I convinced a friend to have their ears profiled and, sure enough, the resulting sound signature was distinctly different to mine. Theirs had less prominent treble and an altered mid-range curve. They preferred their profile; I preferred mine. The Nuraphone’s sound customisation is the real deal.

The app also lets you turn on a feature called Immersion, which is effectively a bass enhancer. These headphones combine drivers in the earpieces for the highs, with larger, subwoofer-style drivers in the cups. The Immersion effect is applied by the over-ear drivers.

You can choose the level of this effect. At maximum settings it’s painfully pronounced and quite an assault on the ears. It reminded me of the Skullcandy Crusher, but with better bass quality.

The Immersion effect might suit bassheads or movie-watchers, but you’ll get the most balanced sound with it on very low – or turned off.

At 15-20 hours, battery life is fair but only half that of the longest-lasting Beats Studio 3 Wireless headphones.

Nuraphone – G2 firmware update

In July 2018, Nuraphone released the G2 firmware update. Besides the standard performance tweaks and app improvements, this update also brought a few new elements to the headphones. These vary in effectiveness and usefulness, but it’s nice to see a company tweak its product after launch. It says a lot about their attitude.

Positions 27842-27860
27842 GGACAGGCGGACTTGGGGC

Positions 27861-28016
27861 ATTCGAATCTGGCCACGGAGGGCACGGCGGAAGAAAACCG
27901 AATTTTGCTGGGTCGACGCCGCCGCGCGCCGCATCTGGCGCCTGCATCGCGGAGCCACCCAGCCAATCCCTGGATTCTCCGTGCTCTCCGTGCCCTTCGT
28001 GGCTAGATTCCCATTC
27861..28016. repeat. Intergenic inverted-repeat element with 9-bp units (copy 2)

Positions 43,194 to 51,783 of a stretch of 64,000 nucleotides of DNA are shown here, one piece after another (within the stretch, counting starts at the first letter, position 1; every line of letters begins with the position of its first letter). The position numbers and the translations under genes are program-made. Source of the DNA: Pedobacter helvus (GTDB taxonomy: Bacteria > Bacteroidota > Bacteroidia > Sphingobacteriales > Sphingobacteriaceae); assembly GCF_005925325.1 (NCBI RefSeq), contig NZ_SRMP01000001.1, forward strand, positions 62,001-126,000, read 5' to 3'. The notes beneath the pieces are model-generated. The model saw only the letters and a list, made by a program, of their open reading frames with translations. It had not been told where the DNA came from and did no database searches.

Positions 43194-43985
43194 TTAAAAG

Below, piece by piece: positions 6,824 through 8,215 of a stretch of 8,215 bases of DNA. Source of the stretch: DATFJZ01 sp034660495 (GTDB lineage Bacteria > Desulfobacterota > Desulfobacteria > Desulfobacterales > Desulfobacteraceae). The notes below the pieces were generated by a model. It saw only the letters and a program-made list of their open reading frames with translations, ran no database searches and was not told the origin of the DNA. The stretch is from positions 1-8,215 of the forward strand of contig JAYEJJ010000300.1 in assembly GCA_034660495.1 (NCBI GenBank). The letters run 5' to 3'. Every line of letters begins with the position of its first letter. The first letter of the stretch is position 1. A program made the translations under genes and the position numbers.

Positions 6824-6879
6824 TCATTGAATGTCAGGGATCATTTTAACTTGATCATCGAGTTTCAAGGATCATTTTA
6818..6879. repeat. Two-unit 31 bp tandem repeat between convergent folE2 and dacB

The headline update feature is the addition of noise cancellation. The Nuraphone now promises to help eliminate low frequencies. This isn’t hugely effective, but that’s not really a criticism, since the Nuraphone’s passive noise insulation was already very good. Still, every little helps.

There is also a ‘social’ mode, which offers ambient passthrough so you can listen to the outside world without removing your headphones. It’s a feature we first encountered on the Sony MDR-1000X a couple of years ago, and it’s good to see more headphones adopting it.

The touch-sensitive buttons have been tweaked to prevent accidental triggers. There’s also a new option to add single-tap and double-tap commands. Sadly these two additions sometimes cancel each other out – the headphones can be resistant to double taps. Still, it’s an interesting way to add more features to the headphone body, which otherwise would be limited to the app.

Nuraphone – Sound quality

As a result of the sound customisation, your experience may vary from mine. However, the sound signature that the Nuraphone aim for is superb.

I’ve compared these headphones with around 10 rivals’ pairs, and the tailored tuning smoothes and emphasises parts of the mids and treble in a way that’s immediately appealing. My profile sounds most similar to the Audio-Technica ATH-MSR7, but with the uncompromising hardness in the high mids and treble softened, so the sound isn’t tiring.